The Global South is in a liminal moment in which xenophobic and populist politics may intensify, or a more collectivist political approach will triumph where states, civil society organisations, and multilateralism win out. For example, there is evidence in India of civil society organisations providing the much-needed food to the poor during lockdown, however there is also evidence of the pandemic being communalised to target India’s Muslim populations. This moment shows how the state can mobilise crises to shut down democratic critique in the name of urgency. Scholars, practitioners, and policy-makers must remain vigilant in order to guard against these potential threats to democracy, particularly in states where authoritarian tendencies are using such restrictions to quash opposition activism. In Senegal, for example, a recent study found that more than 80% of the population is suffering from the economic conditions due to lockdown, yet more than 80% approve of the government measures and are ready to comply. The pandemic and responses to it have and will continue to exacerbate inequalities surrounding gender and sexual orientation, in particular. For example, access to contraception and abortions is reduced and governments with a pre-exiting anti-LGBTQI stance continue to target sexual and gender minorities, but access to community support services are diminished. We have yet to see if this will also offer a powerful rallying cry for populations to demand more from the state.
In many places, the pandemic has emboldened state power and created an entry point to consolidate national consensus. The pandemic threatens security surrounding food, justice, equality, and more. In 2019 the FAO estimated that almost 2 billion people globally were either moderately or severely food insecure. Lockdowns have disrupted supply chains, reduced income, and increased food insecurity amongst the most vulnerable as the Hungry Cities Project has identified. The joint food and economic crises are forcing governments in some nations to relax lockdown restrictions before the health pandemic allows. The panel also highlighted the way in which the pandemic is widening the justice gap. In a report in 2019, the Task Force on Justice found that 1.5 billion people globally have a justice problem which they cannot resolve and that 4.5 billion people globally are excluded from the opportunities that the law provides. Current emergency measures may lead to, or indeed themselves be, violations of human rights for the general population and racial, ethnic, religious, and sexual minorities. A coordinated response from all justice actors – local, national and international, civil society and private sector – is necessary to independently monitor these measures, create safe zones in violence hotspots, and generate people-centred data on needs.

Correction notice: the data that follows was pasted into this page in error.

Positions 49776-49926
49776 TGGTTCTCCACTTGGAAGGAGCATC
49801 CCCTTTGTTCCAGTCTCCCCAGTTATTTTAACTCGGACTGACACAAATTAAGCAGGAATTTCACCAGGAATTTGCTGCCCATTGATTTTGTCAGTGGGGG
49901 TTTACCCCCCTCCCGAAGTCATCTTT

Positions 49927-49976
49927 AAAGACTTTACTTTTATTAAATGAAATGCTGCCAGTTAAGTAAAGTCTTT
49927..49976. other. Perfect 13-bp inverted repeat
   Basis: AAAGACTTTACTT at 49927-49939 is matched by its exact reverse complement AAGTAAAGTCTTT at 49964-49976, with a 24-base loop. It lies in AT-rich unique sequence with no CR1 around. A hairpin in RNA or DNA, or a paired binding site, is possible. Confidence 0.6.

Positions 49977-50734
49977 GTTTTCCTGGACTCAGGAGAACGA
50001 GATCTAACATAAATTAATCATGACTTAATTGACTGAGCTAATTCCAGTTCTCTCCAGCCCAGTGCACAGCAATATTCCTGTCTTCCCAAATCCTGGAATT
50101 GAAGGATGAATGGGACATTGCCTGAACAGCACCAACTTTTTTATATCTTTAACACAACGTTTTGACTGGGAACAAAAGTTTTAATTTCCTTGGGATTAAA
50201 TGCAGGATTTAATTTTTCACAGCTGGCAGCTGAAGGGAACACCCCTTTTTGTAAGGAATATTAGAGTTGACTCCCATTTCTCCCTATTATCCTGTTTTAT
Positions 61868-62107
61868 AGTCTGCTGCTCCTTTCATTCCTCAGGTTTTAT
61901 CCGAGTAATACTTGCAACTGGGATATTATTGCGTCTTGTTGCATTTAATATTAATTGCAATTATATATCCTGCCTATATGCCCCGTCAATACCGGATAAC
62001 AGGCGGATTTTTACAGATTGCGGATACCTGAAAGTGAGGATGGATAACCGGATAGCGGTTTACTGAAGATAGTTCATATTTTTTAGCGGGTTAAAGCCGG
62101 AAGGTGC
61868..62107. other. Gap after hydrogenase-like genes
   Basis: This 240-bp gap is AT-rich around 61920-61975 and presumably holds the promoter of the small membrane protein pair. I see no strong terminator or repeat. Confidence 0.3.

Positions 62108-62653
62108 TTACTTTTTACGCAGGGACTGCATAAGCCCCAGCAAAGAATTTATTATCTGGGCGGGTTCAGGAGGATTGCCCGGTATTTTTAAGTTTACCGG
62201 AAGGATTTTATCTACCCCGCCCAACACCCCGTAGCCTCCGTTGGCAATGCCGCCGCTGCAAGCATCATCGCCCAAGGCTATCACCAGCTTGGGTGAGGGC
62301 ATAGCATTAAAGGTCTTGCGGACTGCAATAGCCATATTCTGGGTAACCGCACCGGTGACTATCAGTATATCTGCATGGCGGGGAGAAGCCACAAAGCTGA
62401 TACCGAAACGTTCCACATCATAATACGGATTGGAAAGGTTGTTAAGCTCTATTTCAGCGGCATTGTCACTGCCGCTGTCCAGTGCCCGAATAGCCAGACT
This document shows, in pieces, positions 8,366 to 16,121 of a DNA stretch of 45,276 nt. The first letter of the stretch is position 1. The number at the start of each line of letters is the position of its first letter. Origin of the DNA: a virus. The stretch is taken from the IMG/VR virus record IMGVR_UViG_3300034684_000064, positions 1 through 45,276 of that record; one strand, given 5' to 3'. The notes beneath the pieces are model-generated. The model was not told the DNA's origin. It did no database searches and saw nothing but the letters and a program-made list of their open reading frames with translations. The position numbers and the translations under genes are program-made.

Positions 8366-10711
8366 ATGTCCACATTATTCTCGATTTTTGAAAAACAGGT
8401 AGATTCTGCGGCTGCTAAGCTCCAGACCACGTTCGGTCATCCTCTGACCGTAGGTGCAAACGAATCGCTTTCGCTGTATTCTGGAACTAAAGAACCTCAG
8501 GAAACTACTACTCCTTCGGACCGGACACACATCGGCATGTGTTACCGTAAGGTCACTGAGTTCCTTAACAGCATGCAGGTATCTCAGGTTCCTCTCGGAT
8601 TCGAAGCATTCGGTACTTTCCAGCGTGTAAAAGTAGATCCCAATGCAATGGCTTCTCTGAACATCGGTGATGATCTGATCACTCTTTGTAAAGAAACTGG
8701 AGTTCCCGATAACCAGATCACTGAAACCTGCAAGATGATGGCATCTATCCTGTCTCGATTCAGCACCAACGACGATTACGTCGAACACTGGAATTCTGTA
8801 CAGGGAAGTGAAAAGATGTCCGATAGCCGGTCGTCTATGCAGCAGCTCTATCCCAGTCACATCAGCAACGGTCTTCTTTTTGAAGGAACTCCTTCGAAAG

1. Development agencies in the Global North should design aid programming that incorporates social care and social work. Governments in both the Global North and Global South should include increased resources for social care in relevant budgets, and recognise the value of care work being undertaken, as well as the gendered dimensions as women take up the burden of additional care work due to COVID-19.
2. Governments in both the Global North and Global South should invest resources in social infrastructure and build strong social welfare systems, considering policy tools such as universal welfare provision, basic income, wage protections schemes and public childcare provision.
3. Policy makers in governments as well as practitioners in development agencies should take an interdisciplinary approach including, but not limited to, health expertise.
4. Fund independent data collection, including a focus on people-centred data.
5. National governments and multilateral organisations should use this opportunity to create national consensus and dialogue.
Through these five pieces of advice for policymakers, the topic of COVID-19 and the Global South can spur conversation about how we understand the effects of the pandemic, how we construct narratives of the ‘crisis’ of the pandemic, and how we respond as scholars, practitioners and policy makers to ameliorate the impact of the crisis. While leadership, innovation and best practices are visible in the Global South, resource needs and declining development aid are growing. A multilateral response in conjunction with local and national action are of utmost importance to address the complexities and variations in the Global South at this time of crisis.
This blog summarizes the conclusions of a Global Insights webinar hosted by the Balsillie School of International Affairs. The webinar can be viewed at: https://www.youtube.com/watch?v=d5jdxpqYZd0&t=1630s
* Balsillie School of International Affairs
** Institute for Strategic Affairs (Ethiopia),
*** University of Warwick
**** Konstanz University
***** American University